The most powerful form of recognition in business is usually the more informal kind—and it’s something you have to practice every day until it becomes natural throughout the entire company.
It’s no secret that people tend to repeat behaviour that they get recognition for, so aim to create incentives to acknowledge achievements on a regular basis.
By doing this, you create a performance-based culture. At the Colgate-Palmolive R&D Group, for example, they have a wooden nickel that they pass around to colleagues who have done something noteworthy. It’s a small and fun way of showing appreciation that goes a long way.
- Do not micromanage
If you provide employees with “free time” to explore new ideas as Google does, be careful to not over-manage the situation.
As a leader chasing innovation, you should provide the support, structure and encouragement to help colleagues dive in on their own, without micro-managing or breathing down anyone’s neck.
- Make sure leadership teams are fully on board
Change needs to start from the top.
A full 360-degree turn to create an innovative culture is a huge job and it needs full commitment from those in senior roles.
It’s crucial that leadership teams set an example and really become role models for the rest of the company, demonstrating what’s expected from everyone. That means committing to all the practical changes required to transform the culture.
- Refresh your hiring process
As the late Steve Jobs said, “it doesn’t make sense to hire smart people and tell them what to do. We hire smart people so they can tell us what to do.”
Take a look at your hiring process. Everyone knows that innovation is about having the right people, so if there’s any chance you’re deterring quality applicants with an outdated hiring process, it’s time to make that right.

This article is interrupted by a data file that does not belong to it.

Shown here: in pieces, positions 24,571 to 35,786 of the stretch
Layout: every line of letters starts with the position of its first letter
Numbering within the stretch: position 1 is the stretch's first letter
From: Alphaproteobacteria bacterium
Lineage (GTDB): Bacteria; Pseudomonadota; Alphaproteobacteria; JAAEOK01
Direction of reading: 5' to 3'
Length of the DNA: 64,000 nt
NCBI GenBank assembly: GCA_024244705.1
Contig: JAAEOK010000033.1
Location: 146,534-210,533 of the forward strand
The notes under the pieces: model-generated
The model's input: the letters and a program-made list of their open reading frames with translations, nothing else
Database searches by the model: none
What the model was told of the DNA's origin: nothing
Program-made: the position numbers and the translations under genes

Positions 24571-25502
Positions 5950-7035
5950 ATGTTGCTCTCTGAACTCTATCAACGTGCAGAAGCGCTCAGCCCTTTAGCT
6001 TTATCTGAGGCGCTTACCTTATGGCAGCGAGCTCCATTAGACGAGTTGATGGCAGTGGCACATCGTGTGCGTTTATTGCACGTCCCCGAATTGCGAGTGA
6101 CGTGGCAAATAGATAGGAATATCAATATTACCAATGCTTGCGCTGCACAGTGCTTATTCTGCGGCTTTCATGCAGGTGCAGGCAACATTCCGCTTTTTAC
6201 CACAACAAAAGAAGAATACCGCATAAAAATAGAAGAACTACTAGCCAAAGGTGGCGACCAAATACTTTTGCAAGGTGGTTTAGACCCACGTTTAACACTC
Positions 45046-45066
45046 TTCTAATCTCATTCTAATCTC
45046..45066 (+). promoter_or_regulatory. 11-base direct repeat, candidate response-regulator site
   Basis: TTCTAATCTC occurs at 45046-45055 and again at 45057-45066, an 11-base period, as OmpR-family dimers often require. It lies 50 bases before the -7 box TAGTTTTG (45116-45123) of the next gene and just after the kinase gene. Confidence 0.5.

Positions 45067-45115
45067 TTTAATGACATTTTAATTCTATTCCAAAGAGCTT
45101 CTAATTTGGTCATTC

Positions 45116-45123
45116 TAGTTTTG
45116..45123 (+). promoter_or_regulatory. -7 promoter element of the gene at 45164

While your employee selection process should be rigorous and focused on selecting the best, there’s an extremely fine line between thorough and tedious. And there are definitely a few hiring mistakes you should avoid if you genuinely want to attract great applicants.
Hire smart people, then empower them to teach you.
- Introduce ideas software to colleagues
We can’t talk about innovation without talking about idea software. Building a culture of innovation within your business is more than inspiring mission statements and giving employees free time to pursue creative ideas.
You need a simple system to bring those things together, hold people accountable and encourage creative thinking on a regular basis. That’s exactly what idea management software does and why you need it.
By collecting new and developing ideas from colleagues on a regular basis, you help to instil innovation as a regular part of the working day. It sends the message that innovation is a group responsibility that everyone is a part of, and not just something that gets decided in the CEO’s office.
Creating a culture of innovation
Innovation culture is first and foremost a great company culture that values and supports innovation from within.
Because while there are many companies with a fantastic company culture that don’t focus on innovation, it’s almost impossible to find an innovative culture without a strong company culture.
But building a company of innovation takes time. New businesses, of course, have the luxury of a clean slate and can start shaping the innovative culture they want from the start.
But for larger and existing businesses, transforming the company culture into a decisively innovative one demands time, effort and conscious action—and these eight tips will help you get there.
Find out more about introducing ideas software to your business and how it can help you create a culture that’s innovative and creative every single day.